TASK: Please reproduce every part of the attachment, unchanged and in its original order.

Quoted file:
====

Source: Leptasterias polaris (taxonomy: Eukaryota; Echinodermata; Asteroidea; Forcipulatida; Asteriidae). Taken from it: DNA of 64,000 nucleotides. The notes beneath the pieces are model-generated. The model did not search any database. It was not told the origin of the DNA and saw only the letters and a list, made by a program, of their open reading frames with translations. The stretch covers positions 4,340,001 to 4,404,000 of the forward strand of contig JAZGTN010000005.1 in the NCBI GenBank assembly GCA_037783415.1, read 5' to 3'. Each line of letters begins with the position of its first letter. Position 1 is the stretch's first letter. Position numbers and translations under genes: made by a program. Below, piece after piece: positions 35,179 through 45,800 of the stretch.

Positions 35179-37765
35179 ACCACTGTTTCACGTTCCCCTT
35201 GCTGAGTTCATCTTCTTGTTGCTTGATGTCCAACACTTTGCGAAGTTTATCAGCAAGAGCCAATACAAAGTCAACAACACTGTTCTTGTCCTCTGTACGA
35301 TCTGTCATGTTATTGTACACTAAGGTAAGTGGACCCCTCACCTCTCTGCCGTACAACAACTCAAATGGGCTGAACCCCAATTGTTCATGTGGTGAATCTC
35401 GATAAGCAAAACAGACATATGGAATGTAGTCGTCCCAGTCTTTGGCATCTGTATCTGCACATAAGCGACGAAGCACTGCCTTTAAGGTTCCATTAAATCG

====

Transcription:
Source: Leptasterias polaris (taxonomy: Eukaryota; Echinodermata; Asteroidea; Forcipulatida; Asteriidae). Taken from it: DNA of 64,000 nucleotides. The notes beneath the pieces are model-generated. The model did not search any database. It was not told the origin of the DNA and saw only the letters and a list, made by a program, of their open reading frames with translations. The stretch covers positions 4,340,001 to 4,404,000 of the forward strand of contig JAZGTN010000005.1 in the NCBI GenBank assembly GCA_037783415.1, read 5' to 3'. Each line of letters begins with the position of its first letter. Position 1 is the stretch's first letter. Position numbers and translations under genes: made by a program. Below, piece after piece: positions 35,179 through 45,800 of the stretch.

Positions 35179-37765
35179 ACCACTGTTTCACGTTCCCCTT
35201 GCTGAGTTCATCTTCTTGTTGCTTGATGTCCAACACTTTGCGAAGTTTATCAGCAAGAGCCAATACAAAGTCAACAACACTGTTCTTGTCCTCTGTACGA
35301 TCTGTCATGTTATTGTACACTAAGGTAAGTGGACCCCTCACCTCTCTGCCGTACAACAACTCAAATGGGCTGAACCCCAATTGTTCATGTGGTGAATCTC
35401 GATAAGCAAAACAGACATATGGAATGTAGTCGTCCCAGTCTTTGGCATCTGTATCTGCACATAAGCGACGAAGCACTGCCTTTAAGGTTCCATTAAATCG